This year’s report finds that the personal, economic and environmental fragility experienced during the global pandemic has created a shift from more passive concern to active caretaking, driven by the desire to protect ourselves, our communities and the security of the planet.
Worries about the environment are strong – even more so than in 2020, in fact, surpassing Covid-19 concern in some regions. Pollution and plastic litter in the ocean are the joint top environmental worry (at 83%). Global warming closely follows, cited by over three quarters (78%) of consumers across nine countries. This is ahead of food waste (77%) and food accessibility (71%).
Food safety and security are also top priorities for the public as the pandemic has shone a spotlight on health and highlighted weak points in our food systems. Two-thirds (65%) believe that being healthy is being safe, this heightened awareness creating demand spaces for immunity-boosting food products.
Responsible consumption becomes mainstream
Nearly half (49%) of the global population are recognising that their everyday actions have a direct impact on the environment.
People are being more proactive in making the right purchases – for their own wellbeing and for the environment around them. This includes dietary choices and by recycling more and reducing waste. For example, 62% of consumers pay more attention to the quality of what they eat and drink, while 54% are throwing away less food now than before the pandemic.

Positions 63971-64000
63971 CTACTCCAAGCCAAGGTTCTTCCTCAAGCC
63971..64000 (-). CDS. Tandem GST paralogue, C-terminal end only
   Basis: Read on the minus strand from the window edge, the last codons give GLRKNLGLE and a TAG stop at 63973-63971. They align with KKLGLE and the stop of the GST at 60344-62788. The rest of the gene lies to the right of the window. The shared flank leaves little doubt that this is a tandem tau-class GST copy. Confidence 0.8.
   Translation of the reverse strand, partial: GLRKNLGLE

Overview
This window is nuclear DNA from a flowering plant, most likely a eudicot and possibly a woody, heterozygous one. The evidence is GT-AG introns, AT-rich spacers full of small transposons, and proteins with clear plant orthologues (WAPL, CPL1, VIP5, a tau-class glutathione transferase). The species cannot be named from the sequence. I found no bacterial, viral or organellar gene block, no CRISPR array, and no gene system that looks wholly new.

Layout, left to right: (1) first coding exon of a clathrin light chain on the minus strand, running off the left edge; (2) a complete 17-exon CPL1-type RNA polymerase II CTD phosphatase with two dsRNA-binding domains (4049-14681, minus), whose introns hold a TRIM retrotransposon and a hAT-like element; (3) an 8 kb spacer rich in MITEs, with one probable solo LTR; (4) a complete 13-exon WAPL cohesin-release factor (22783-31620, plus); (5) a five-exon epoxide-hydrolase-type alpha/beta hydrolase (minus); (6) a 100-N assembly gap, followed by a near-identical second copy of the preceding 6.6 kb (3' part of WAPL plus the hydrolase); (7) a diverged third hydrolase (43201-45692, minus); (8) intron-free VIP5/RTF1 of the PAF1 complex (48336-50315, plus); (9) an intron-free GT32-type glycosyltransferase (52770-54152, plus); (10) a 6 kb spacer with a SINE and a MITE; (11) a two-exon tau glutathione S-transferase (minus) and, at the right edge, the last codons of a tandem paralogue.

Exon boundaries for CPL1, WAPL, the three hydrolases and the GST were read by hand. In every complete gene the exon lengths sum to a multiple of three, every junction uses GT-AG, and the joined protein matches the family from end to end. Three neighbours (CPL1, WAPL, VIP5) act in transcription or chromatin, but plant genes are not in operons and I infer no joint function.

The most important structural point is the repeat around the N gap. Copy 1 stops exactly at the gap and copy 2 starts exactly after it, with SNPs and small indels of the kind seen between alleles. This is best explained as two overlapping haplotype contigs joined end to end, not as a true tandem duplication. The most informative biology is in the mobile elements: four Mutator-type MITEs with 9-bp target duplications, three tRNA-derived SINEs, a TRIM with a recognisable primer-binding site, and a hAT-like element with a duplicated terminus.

With more time being spent at home, the household waste “footprint” is more visible. In a bid to address this, consumers are adapting their routines. Over half (55%) are planning meals more carefully to avoid waste, 59% are avoiding products which have a lot of packaging, and 42% are consciously using less plastic than before the pandemic.
Consumers are also looking to businesses to lead the way and help them stabilise the new habits they form. Over one-third (35%) report more frequently choosing brands based on their sustainability credentials than before the pandemic and a majority (61%) expect food and beverage companies to lead the way in finding solutions.
People are looking to make change beyond their own homes too: one-third (32%) are actively influencing their community to reduce waste, signalling a movement of climate champions.
Lena Gilchrist, Client Director at Ipsos, comments: “This year’s Tetra Pak Index is based on several different sources of data and methodologies to make sure we get a comprehensive view of consumers’ attitudes, behaviours and values. We can identify real change in attitudes and behaviours by conducting research over successive years.”
Adolfo Orive, President and CEO at Tetra Pak, comments: “This year’s Tetra Pak Index shows that consumers’ willingness to make a difference expands to wider sustainability concerns, notably societal issues and becoming better citizens. As a result, we see there is a rising trend towards caretaking: of ourselves, our communities, and our planet.”
The Tetra Pak Index 2021 is based on Ipsos consumer research, including ethnographic research and a Demand Spaces study across countries including Brazil, China, Germany, Egypt, India, Nigeria, South Africa, South Korea, Spain, Sweden, UK, United States and Vietnam.
Read the Tetra Pak Index 2021 to read more on the findings, including emerging and sticky trends to do with food habits at home, consumer health priorities and environmental stewardship.
Listen to Ipsos and Tetra Pak experts discuss the food and beverage consumer trends from the Tetra Pak Index 2021 report in this podcast mini-series. In three short episodes, we cover the main changes observed during the pandemic, go deeper into attitudes and motivations, and explore the topic of packaging. We consider in particular our home habits, health, and the environment.
Episode 1: Research project and main findings.
Episode 2: Insights from Ethnography
Episode 3: Packaging